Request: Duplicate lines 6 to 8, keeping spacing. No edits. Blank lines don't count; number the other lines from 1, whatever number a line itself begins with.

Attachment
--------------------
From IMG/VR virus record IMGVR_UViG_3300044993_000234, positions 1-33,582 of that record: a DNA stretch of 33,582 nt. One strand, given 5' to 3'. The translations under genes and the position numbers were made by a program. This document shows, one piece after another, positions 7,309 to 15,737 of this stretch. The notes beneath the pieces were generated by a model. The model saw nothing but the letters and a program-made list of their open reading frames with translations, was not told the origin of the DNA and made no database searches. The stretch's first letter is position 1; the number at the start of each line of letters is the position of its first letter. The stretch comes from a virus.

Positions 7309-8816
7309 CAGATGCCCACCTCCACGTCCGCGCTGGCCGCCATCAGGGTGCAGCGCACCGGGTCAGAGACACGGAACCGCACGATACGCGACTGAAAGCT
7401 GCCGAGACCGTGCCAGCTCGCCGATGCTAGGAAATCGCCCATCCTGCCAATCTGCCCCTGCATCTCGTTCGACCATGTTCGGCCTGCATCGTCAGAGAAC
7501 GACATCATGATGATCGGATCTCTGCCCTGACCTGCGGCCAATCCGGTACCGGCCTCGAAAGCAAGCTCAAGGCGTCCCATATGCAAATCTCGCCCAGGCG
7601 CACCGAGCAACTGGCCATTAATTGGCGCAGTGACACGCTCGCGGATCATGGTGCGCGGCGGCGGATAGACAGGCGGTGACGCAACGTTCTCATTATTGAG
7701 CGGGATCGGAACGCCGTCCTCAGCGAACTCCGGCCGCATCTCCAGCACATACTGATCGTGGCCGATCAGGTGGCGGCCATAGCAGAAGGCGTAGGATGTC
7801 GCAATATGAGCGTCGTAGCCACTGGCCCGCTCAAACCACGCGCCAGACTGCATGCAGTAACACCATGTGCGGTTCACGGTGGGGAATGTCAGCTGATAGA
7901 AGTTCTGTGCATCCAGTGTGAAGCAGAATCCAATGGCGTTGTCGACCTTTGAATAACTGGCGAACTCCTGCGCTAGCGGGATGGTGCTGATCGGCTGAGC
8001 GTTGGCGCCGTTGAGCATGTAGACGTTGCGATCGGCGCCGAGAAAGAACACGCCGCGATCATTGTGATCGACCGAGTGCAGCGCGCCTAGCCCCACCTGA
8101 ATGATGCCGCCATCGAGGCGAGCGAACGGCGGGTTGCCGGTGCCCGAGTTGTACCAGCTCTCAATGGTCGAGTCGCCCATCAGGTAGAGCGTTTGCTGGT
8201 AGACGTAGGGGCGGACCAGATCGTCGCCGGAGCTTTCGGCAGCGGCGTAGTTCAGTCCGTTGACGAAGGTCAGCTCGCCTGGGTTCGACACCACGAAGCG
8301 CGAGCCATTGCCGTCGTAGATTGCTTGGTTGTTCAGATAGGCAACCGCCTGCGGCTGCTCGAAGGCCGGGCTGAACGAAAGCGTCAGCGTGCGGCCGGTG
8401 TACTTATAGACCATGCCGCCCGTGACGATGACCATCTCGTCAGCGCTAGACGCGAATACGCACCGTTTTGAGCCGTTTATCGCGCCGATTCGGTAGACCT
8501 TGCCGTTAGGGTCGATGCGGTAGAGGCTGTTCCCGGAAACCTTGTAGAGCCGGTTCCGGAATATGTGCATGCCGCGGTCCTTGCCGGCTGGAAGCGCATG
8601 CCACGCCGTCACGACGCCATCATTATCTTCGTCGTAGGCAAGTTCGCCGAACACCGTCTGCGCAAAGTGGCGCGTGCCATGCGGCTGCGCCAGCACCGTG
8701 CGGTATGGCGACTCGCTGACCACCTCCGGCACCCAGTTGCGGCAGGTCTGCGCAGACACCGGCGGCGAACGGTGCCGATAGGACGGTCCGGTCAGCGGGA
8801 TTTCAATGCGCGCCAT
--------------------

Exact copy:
7601 CACCGAGCAACTGGCCATTAATTGGCGCAGTGACACGCTCGCGGATCATGGTGCGCGGCGGCGGATAGACAGGCGGTGACGCAACGTTCTCATTATTGAG
7701 CGGGATCGGAACGCCGTCCTCAGCGAACTCCGGCCGCATCTCCAGCACATACTGATCGTGGCCGATCAGGTGGCGGCCATAGCAGAAGGCGTAGGATGTC
7801 GCAATATGAGCGTCGTAGCCACTGGCCCGCTCAAACCACGCGCCAGACTGCATGCAGTAACACCATGTGCGGTTCACGGTGGGGAATGTCAGCTGATAGA